unp: single command to extract archives

We explored patool in one of our earlier articles. unp (abbreviation of unpack) is a similar utility which detects the compression type of a file and extracts it. Though it is less powerful than patool by flexibility, it compensates through ease of use, supports commonly used formats and does what it claims. unp is written in python.

unp doesn’t depend on file extension and can detect the type of archive from its magic number. Currently supported compression formats are:

  • 7zip Archives (*.7z)
  • AR Archives (*.a)
  • Apple Disk Image (*.dmg; *.sparseimage) [OS X only]
  • Bz2 Compressed Files (*.bz2)
  • Bz2 Compressed Tarballs (*.tar.bz2)
  • Gzip Compressed Files (*.gz)
  • Gzip Compressed Tarballs (*.tar.gz; *.tgz)
  • Uncompressed Tarballs (*.tar)
  • WinRAR Archives (*.rar)
  • Windows Cabinet Archive (*.cab)
  • XZ Compressed Files (*.xz)
  • XZ Compressed Tarballs (*.tar.xz)
  • Zip Archives (*.zip; *.egg; *.whl; *.jar)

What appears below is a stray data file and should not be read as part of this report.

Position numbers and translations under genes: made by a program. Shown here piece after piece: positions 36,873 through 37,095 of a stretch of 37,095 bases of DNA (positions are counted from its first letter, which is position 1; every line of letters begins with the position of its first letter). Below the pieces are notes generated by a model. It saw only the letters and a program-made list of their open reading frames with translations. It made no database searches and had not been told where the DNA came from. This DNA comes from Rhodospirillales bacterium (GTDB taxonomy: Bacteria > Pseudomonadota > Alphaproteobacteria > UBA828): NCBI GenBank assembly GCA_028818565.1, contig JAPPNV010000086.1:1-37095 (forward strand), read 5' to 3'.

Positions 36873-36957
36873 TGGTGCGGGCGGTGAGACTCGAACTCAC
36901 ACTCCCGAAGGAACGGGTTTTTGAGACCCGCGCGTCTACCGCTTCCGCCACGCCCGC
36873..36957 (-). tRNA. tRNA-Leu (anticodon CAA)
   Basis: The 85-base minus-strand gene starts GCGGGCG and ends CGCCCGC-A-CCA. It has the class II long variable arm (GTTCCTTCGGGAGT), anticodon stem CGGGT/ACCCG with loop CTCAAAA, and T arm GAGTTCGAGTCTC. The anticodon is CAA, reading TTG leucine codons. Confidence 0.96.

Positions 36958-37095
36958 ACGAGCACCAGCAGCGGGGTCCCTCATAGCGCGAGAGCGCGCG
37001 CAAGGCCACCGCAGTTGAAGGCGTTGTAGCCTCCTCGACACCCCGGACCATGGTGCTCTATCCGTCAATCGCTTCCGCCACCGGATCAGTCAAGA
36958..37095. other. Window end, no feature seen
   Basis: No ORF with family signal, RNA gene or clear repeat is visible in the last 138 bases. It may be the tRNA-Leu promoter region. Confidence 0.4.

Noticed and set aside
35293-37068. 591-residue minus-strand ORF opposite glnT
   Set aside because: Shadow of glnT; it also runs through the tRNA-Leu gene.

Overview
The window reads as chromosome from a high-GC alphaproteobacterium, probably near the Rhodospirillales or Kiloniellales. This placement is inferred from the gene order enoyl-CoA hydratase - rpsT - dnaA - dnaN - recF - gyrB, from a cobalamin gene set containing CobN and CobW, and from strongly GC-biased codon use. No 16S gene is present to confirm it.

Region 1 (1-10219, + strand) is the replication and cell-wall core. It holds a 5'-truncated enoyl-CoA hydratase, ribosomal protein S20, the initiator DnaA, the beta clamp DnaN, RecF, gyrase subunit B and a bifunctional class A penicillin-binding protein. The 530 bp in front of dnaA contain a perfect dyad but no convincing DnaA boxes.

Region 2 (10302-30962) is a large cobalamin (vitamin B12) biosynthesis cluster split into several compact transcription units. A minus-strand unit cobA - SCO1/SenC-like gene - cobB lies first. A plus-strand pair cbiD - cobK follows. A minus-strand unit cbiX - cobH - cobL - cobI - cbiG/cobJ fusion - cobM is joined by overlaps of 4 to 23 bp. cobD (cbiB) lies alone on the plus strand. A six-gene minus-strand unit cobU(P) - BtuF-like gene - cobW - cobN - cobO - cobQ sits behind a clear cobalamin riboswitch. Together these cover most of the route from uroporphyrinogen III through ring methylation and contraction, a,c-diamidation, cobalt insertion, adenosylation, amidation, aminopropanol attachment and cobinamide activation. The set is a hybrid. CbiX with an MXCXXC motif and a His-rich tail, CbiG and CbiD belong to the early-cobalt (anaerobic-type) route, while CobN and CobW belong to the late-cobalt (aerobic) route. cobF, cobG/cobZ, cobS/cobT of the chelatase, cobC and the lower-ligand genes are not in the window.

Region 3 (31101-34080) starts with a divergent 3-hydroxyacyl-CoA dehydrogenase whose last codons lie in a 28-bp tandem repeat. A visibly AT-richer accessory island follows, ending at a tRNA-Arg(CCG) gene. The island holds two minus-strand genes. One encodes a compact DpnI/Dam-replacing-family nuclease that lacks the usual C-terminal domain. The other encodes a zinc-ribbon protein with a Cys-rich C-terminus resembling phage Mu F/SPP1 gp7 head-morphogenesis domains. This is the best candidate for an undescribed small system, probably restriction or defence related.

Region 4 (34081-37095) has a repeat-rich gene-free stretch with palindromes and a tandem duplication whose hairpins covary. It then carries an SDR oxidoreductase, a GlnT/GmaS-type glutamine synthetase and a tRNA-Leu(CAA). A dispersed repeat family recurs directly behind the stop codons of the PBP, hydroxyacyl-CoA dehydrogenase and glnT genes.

To install unp on Ubuntu:

$ sudo apt-get install unp


unp is very simple to use. It takes as many archives you want as arguments and extracts them to the current directory preserving the directory structure:

$ unp ~/Downloads/archive1.zip ~/archive2.rar

On GitHub: unp

Bash script

While unp doesn’t depend on file extension, you can use a simple bash script to extract files based on extension. Thanks to a Reddit user for suggesting the following:

function extract()
if [ -f $1 ] ; then
     case $1 in
            tar xvf $1     
            bunzip2 $1      
            unrar x $1      
            gunzip $1       
            unzip $1        
            uncompress $1   
            7z x $1         
            echo "'$1' cannot be extracted via extract" 
    echo "I do not understand the extension for '$1' yet!"

Similar software

  1. dtrx
  2. atool
  3. unar (lot of dependencies, including GNUstep)

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